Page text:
The problem: The gastrointestinal tract of the horse is not designed to process large amounts of starch and sugar in its hindgut. From a physiological perspective, starch and sugar are best digested in the small intestine. However, when the small intestine becomes overwhelmed and cannot process a deluge of starch and sugar it passes on to the cecum and colon (collectively known as the hindgut).
Digestion of these nutrients in the hindgut causes a disturbance in the resident microflora population, leading to a decrease in environmental pH and a condition called hindgut acidosis. If severe enough, hindgut acidosis can lead to irritated mucosa, causing signs of unthriftiness and unhappiness: inappetence, weight loss, mild diarrhea, sourness, and development of stable vices such as cribbing or wood chewing.
Hindgut acidosis is prevalent among horses that must consume large grain meals to fuel intense exercise, as well as those that graze fructan-rich pastures.
The solution: Acidosis is not a health concern unique to horses. Researchers involved in dairy cattle realized that erratic eating patterns caused by swings in rumen pH affected milk production, which ultimately reduced profits. Researchers and dairy producers successfully manage ruminal acidosis by adding a buffer such as sodium bicarbonate. With this research as a premise, Kentucky Equine Research (KER) scientists set out to find a solution to managing horses with hindgut acidosis. The task: supply a buffer to the hindgut that minimizes fluctuations in pH when significant quantities of starch and sugar are consumed.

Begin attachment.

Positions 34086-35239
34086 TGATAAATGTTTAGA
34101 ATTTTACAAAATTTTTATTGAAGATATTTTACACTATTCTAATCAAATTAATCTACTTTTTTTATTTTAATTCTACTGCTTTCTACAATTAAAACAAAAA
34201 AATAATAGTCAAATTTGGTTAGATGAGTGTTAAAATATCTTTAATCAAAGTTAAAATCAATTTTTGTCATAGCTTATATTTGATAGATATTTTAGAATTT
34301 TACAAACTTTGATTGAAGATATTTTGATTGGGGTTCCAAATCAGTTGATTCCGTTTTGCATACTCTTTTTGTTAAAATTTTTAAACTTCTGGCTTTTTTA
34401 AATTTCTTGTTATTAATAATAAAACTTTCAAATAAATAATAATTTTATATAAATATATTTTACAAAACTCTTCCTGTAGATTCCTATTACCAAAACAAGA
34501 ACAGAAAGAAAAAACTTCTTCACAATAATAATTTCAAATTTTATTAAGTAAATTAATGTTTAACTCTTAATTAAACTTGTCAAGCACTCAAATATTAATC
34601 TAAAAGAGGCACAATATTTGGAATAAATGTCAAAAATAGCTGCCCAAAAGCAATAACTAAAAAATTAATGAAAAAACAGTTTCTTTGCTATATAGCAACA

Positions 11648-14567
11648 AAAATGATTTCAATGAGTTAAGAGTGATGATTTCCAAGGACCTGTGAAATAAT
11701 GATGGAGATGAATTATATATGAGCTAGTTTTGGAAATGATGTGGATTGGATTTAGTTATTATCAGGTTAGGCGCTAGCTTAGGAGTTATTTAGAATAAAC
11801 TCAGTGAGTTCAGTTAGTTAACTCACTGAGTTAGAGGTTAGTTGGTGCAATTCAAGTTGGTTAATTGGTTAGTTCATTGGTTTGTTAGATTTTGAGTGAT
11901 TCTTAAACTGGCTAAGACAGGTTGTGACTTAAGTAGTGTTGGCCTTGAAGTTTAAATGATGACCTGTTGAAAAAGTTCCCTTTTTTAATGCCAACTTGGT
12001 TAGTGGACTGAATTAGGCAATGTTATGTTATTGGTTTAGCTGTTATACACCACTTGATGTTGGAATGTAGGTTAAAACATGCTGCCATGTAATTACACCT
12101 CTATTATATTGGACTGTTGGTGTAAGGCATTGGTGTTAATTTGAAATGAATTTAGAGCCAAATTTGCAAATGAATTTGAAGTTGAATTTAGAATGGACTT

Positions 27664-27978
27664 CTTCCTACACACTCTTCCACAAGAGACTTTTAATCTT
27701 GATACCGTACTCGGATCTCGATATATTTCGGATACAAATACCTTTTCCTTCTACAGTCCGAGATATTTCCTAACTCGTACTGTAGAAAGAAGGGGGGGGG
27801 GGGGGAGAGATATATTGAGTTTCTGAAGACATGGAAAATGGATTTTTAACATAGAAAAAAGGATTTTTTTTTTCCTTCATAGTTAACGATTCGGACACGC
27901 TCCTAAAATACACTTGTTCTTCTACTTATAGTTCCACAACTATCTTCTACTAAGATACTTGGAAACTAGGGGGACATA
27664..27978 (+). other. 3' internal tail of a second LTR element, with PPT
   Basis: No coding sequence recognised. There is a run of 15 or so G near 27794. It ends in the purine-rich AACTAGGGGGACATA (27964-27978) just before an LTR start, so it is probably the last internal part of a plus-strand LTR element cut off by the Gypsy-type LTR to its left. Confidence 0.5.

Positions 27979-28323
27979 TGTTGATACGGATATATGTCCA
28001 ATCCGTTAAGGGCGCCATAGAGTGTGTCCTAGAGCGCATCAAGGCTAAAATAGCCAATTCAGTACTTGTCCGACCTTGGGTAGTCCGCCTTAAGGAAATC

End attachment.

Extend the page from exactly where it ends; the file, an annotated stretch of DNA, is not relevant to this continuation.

The technology: The greatest obstacle in designing a buffer for the hindgut involved the architecture of the gastrointestinal tract. Unlike cattle, fermentation of forages occurs in the hindgut of the horse, not the foregut, so researchers at KER developed a way for the buffer to withstand passage through the harsh environments of the stomach and small intestine to reach its target organs. The result: EquiShure, a time-released hindgut buffer created specifically for horses, is a novel and effective way to combat signs of hindgut acidosis. Horses fed EquiShure have reinvigorated appetites, elevated feed efficiency, and improved performance.